1. "(a) to approve or amend all BBC Statements of Programme Policy and to satisfy themselves that the Governors of the BBC have ensured adherence to them;
  2. (b) to advise the Secretary of State as to whether the BBC should be permitted to introduce new television or radio services, alter the character of existing services or cease to provide them;
  3. (c) to satisfy themselves that the BBC has followed best practice in its expenditure of funds raised by the licence fee and from other sources;
  4. (d) to ensure that any cross promotion by the BBC does not unduly distort any market; and
  5. (e) "

The noble Lord said: My Lords, this subject was raised in Committee, albeit at a very late hour, on 20th May. I am sure that noble Lords will be grateful to me at least for being brief on this matter tonight and for giving my argument in bullet-point form rather than rehearsing the whole issue.

If we are to have a Bill which brings together broadcasting and telecommunications, it would appear to the man on the street somewhat strange to leave out the principal player in both television and radio. For that reason, I believe that the onus is firmly on the Government to prove that it is a good idea rather than for people such as me to prove our side of the case.

My argument is, first, that having the BBC fully under Ofcom would improve the public service broadcasting regulatory role of Ofcom. It would strengthen that aspect of Ofcom against the simple competition regulation. I suspect that many noble Lords will at least agree with that point, although I suspect that they will disagree with some other points that I make.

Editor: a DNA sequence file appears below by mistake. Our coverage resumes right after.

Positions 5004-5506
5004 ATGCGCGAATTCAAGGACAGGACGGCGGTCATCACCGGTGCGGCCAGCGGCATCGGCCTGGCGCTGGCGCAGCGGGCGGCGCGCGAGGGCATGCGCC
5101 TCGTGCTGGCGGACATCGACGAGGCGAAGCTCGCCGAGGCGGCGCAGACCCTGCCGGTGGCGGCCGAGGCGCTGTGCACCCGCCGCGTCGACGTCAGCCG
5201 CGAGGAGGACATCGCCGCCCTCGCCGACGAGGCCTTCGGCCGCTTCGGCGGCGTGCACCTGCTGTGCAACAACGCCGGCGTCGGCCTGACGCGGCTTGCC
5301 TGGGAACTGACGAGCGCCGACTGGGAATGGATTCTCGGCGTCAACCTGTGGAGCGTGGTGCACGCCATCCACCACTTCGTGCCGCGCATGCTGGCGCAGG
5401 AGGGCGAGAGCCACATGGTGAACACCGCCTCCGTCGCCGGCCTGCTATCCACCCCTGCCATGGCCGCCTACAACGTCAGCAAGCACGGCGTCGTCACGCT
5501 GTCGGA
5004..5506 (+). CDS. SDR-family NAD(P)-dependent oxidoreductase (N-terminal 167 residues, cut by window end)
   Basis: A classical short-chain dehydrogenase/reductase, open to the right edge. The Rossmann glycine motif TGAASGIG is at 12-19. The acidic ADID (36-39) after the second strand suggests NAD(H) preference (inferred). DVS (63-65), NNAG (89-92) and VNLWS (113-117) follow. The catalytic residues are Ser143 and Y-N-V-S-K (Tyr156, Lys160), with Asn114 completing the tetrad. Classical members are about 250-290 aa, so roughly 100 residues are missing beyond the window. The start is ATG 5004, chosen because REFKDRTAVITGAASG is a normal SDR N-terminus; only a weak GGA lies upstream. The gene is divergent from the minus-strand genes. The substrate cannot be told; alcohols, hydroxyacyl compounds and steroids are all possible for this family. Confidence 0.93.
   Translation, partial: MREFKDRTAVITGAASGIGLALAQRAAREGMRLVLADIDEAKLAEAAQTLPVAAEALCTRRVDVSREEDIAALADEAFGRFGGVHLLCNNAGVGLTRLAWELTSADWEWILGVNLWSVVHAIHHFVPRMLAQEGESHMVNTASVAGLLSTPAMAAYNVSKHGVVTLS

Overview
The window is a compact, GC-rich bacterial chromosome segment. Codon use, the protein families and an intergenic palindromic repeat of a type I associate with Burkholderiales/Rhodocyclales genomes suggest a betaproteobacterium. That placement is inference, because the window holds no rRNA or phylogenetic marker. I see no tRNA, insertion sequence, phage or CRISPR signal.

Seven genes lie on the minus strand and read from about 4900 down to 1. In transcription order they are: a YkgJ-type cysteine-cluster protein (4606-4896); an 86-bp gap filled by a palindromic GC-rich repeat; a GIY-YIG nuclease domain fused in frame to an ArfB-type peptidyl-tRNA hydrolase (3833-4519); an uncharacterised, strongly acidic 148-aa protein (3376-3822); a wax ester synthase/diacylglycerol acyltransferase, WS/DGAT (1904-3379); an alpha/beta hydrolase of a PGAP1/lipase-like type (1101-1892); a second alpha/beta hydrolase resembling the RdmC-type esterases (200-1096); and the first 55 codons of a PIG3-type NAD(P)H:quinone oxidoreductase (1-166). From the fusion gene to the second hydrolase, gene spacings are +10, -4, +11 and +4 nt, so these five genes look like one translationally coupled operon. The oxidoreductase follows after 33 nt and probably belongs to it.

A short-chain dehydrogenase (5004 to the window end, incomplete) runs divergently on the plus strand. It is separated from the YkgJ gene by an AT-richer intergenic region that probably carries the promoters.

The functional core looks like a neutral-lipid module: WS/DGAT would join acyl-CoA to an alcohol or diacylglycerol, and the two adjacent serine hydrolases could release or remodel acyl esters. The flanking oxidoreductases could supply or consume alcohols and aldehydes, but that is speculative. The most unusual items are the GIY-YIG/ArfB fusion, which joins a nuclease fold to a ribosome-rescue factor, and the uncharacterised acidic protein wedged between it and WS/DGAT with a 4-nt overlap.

Another point is that if the BBC does not come under Ofcom, there is the danger of a rival regulator in the key area of subjective assessment where the public service broadcasting objectives are being discharged. There is a danger of conflict and chaos, and that will strengthen the argument of people who say, "This regulation is just chaotic. Leave it to the market because they can't make up their own minds whether it is a good idea or a bad one". An independent producer could take a programme to the BBC, which the BBC screens and regards as acceptable. It might then transpire that Ofcom had ruled it unacceptable in the independent sector, or vice versa. That does not make sense.

My other argument for putting the BBC under Ofcom is not that that would take power away from the BBC governors; it would impose a buffer authority between the BBC governors and the Secretary of State. I shall not quote it in full but noble Lords may recall that on Second Reading I quoted the somewhat disingenuous brief from the DCMS saying that this is being fair to all in that it puts everyone on the same footing, where everyone is self-regulatory, at tier 3.

As the Secretary of State pointed out, the fact is that if the independent sector does not live up to its obligations, Ofcom can intervene. But the Secretary of State went on to insist that if the BBC does not live up to its obligations, we want politicians to intervene. I do not like politicians interfering in broadcasting: I like the British tradition of buffer authorities. I believe that the BBC is better off with a buffer authority between it and a Secretary of State rather than a Secretary of State being the judge on matters of impartiality and everything else and where, frankly, he is frequently parti pris.

The third argument is: in future, how can a Secretary of State decide whether the BBC should introduce new services if he cannot be given advice from a single source on what the broadcasting ecology is looking like at that moment? If the BBC remains outside Ofcom, presumably it will have to turn to the DCMS for advice on the BBC and to Ofcom for advice on everything else. Advice is required from a single source looking at the whole broadcasting landscape.